Bade Miyan Deewane, the play that is clocking ten years, is based on noted Pakistani novelist Shaukat Thanvi’s Budbhas.
The play Bade Miyan Dewaane starts with a resounding song, the lyrics of which go by, ‘Kehte hain ishq naam ke guzre the buzurg, hum log bhi ushi silsile ke hai’. What you may consider a quip hidden in the Hindustani lyrics is actually the theme apparent of the play that is clocking ten years now. Since it’s first staging in 2010, Rangbaaz’s musical romantic comedy play Bade Miyan Dewaane, with it’s slightly bizarre, and a whole of funny plot, have had almost 80 shows in the country.
The actor, writer, and director of the play, Imran Rasheed, who adapted it from Shaukat Thanvi’s novel Budbhas, reveals the premise of the play. “The story is about Meer Sahab. He is very old in age and is a nawab. He falls in love with a young girl, Suraiya, from his mohalla. He gets mad about her, and through a mediator Shaukat, he extends his hand in marriage to the girl’s family. But, the twist is, that his son Tabish, is also actually in love with her, about which the Meer Sahab does not know. There are also two characters of tawaifs, who manipulate and exploit Meer Sahab in the process. So the whole play revolves around this,” he says.
At first glance, the plot of the play might not suit everyone’s taste, and the protagonist-antagonist Meer Sahab might cause aversion in thought, but Rasheed assures that the eccentric character is far removed from immorality. “Meer Sahab is a villain. But, the public still connects with him because woh badi masoomiyat ke saath ishq mein mukhtalah hai. He is madly and passionately in love with her. With age, your desires don’t die. People who grow old, sometimes, have to control their wishes and desires, but that does not mean that their desires are not there. So Meer Sahab is one of those, who’ll do whatever he wants to do. He wants to live his life to the fullest,” explains Rasheed.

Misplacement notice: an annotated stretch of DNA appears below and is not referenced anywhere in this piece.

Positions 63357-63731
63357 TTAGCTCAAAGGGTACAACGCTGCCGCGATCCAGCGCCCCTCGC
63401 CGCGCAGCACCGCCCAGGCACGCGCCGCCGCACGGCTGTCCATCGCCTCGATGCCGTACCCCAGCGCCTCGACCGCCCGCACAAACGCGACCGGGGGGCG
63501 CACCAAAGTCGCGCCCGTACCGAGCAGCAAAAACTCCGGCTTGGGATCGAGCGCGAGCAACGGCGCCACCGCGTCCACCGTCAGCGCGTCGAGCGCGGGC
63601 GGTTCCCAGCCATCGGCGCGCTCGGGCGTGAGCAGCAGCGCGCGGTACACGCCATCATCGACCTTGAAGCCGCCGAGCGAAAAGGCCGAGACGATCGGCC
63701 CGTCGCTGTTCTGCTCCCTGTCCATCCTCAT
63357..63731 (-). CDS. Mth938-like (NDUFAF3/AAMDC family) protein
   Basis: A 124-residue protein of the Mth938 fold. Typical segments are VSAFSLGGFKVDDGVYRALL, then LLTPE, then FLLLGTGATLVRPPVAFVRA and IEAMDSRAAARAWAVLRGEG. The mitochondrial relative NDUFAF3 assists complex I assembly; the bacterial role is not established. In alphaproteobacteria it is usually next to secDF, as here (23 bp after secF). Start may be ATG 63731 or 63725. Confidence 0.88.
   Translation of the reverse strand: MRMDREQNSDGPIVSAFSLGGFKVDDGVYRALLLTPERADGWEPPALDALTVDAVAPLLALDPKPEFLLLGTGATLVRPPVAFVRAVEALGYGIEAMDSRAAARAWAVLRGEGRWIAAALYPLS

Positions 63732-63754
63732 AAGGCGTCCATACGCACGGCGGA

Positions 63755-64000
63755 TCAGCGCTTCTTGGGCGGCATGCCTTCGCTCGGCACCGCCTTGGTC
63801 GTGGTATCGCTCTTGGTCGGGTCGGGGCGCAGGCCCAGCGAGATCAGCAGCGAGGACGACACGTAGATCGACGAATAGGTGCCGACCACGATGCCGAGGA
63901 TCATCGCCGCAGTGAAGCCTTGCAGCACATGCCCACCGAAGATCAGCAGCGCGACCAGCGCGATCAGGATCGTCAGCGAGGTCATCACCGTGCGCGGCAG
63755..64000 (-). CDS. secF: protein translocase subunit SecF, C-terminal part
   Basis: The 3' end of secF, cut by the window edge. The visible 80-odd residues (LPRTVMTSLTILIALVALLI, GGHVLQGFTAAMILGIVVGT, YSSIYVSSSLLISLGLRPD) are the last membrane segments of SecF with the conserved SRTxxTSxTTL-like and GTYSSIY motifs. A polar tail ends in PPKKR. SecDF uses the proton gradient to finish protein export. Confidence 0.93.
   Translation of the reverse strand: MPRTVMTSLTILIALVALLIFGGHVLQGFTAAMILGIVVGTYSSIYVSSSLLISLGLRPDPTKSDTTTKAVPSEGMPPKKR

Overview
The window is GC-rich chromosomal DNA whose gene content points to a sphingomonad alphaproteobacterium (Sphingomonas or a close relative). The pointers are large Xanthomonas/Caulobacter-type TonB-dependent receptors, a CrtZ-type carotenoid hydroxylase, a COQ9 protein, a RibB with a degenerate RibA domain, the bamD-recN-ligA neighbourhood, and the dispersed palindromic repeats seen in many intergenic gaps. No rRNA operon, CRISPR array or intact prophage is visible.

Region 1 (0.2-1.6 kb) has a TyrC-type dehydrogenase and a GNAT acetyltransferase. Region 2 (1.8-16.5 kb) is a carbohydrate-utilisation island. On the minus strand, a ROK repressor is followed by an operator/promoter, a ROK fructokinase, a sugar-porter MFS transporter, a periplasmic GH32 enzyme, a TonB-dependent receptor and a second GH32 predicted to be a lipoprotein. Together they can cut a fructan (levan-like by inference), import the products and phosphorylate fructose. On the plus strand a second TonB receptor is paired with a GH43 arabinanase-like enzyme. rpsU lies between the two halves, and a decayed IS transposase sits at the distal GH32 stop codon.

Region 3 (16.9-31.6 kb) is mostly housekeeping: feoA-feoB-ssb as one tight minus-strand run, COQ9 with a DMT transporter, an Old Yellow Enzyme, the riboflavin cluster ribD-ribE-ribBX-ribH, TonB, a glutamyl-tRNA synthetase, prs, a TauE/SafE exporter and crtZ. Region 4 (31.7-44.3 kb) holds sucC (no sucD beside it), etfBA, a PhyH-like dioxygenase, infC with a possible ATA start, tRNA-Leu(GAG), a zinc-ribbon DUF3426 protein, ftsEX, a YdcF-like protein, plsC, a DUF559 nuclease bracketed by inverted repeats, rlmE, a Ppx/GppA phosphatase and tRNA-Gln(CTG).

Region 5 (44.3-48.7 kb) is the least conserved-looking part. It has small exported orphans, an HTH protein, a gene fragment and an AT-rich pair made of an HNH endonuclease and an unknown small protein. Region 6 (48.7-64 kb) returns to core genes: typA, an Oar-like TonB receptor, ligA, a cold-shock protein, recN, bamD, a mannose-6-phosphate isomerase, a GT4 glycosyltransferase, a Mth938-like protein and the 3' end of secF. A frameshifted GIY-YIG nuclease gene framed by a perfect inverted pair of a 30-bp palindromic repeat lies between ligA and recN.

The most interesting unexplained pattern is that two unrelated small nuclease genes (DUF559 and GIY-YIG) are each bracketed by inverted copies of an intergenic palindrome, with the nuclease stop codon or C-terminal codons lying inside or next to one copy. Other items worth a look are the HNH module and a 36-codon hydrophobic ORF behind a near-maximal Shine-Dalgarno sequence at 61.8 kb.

Hence, what follows is a hilarious plot line, with an unassuming Shaukat in the middle of everything. The character of Shaukat, who Rasheed has based upon the novelist of the same name, further acts as a catalyst in the absurd hilarity of the play. “The interesting thing about Shaukat is that he is a writer. Now, Shaukat has a thing that before writing about a person who has become the subject in his writings, he strikes a close friendship with them. So this time, he has chosen Meer Sahab. But once he starts getting involved in his life, and his affairs, somewhere in the middle, he realises how entrapped he has become,” he reveals, pointing out the development that kin of Suraiya, actually, want her to marry Shaukat. This leads to confusion, misunderstandings, and jealousy, which add to the hilarity of the play. In addition to these primary characters, the secondary characters add charm to the narrative. Taking the setting of a mohalla a little ahead, Rasheed incorporates eccentric characters that he has actually come across while living in such small neighbourhoods.
Although the play has been running for 10 years, the cast has changed over the time, with Rasheed being the only one from the original cast. “The original cast comprised of Akarsh Khurana, Purva Naresh, Sumit Vyas, and others. Over time, the cast changed, but the show never stopped. People still have the same energy and the same enthusiasm about the play,” says Rasheed before adding that the best thing about the play is that it has always lived up to its reputation.
—The show will be held at St. Andrew’ s Auditorium, Bandra on July 13, from 7:30pm onwards.